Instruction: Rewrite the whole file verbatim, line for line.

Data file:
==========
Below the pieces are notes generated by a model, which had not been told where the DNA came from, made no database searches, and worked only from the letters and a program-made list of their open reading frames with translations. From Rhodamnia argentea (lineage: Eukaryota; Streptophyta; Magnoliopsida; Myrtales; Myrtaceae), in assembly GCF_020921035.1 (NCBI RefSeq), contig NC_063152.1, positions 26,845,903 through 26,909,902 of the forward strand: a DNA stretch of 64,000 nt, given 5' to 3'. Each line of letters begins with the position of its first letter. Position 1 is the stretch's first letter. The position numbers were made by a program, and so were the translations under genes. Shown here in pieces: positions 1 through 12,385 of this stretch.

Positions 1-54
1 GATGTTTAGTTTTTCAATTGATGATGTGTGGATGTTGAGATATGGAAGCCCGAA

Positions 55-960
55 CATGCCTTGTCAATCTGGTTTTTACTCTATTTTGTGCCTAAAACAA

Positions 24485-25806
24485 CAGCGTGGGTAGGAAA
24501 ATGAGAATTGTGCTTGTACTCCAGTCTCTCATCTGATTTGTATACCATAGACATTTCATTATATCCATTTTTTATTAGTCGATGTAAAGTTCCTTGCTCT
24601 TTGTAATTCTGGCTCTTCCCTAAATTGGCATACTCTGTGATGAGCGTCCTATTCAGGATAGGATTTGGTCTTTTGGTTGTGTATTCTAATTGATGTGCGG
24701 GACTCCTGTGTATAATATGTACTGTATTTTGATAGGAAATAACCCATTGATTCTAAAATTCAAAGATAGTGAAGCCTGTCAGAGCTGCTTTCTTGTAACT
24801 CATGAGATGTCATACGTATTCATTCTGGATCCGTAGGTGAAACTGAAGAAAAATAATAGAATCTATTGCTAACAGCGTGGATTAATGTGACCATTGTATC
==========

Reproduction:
Below the pieces are notes generated by a model, which had not been told where the DNA came from, made no database searches, and worked only from the letters and a program-made list of their open reading frames with translations. From Rhodamnia argentea (lineage: Eukaryota; Streptophyta; Magnoliopsida; Myrtales; Myrtaceae), in assembly GCF_020921035.1 (NCBI RefSeq), contig NC_063152.1, positions 26,845,903 through 26,909,902 of the forward strand: a DNA stretch of 64,000 nt, given 5' to 3'. Each line of letters begins with the position of its first letter. Position 1 is the stretch's first letter. The position numbers were made by a program, and so were the translations under genes. Shown here in pieces: positions 1 through 12,385 of this stretch.

Positions 1-54
1 GATGTTTAGTTTTTCAATTGATGATGTGTGGATGTTGAGATATGGAAGCCCGAA

Positions 55-960
55 CATGCCTTGTCAATCTGGTTTTTACTCTATTTTGTGCCTAAAACAA

Positions 24485-25806
24485 CAGCGTGGGTAGGAAA
24501 ATGAGAATTGTGCTTGTACTCCAGTCTCTCATCTGATTTGTATACCATAGACATTTCATTATATCCATTTTTTATTAGTCGATGTAAAGTTCCTTGCTCT
24601 TTGTAATTCTGGCTCTTCCCTAAATTGGCATACTCTGTGATGAGCGTCCTATTCAGGATAGGATTTGGTCTTTTGGTTGTGTATTCTAATTGATGTGCGG
24701 GACTCCTGTGTATAATATGTACTGTATTTTGATAGGAAATAACCCATTGATTCTAAAATTCAAAGATAGTGAAGCCTGTCAGAGCTGCTTTCTTGTAACT
24801 CATGAGATGTCATACGTATTCATTCTGGATCCGTAGGTGAAACTGAAGAAAAATAATAGAATCTATTGCTAACAGCGTGGATTAATGTGACCATTGTATC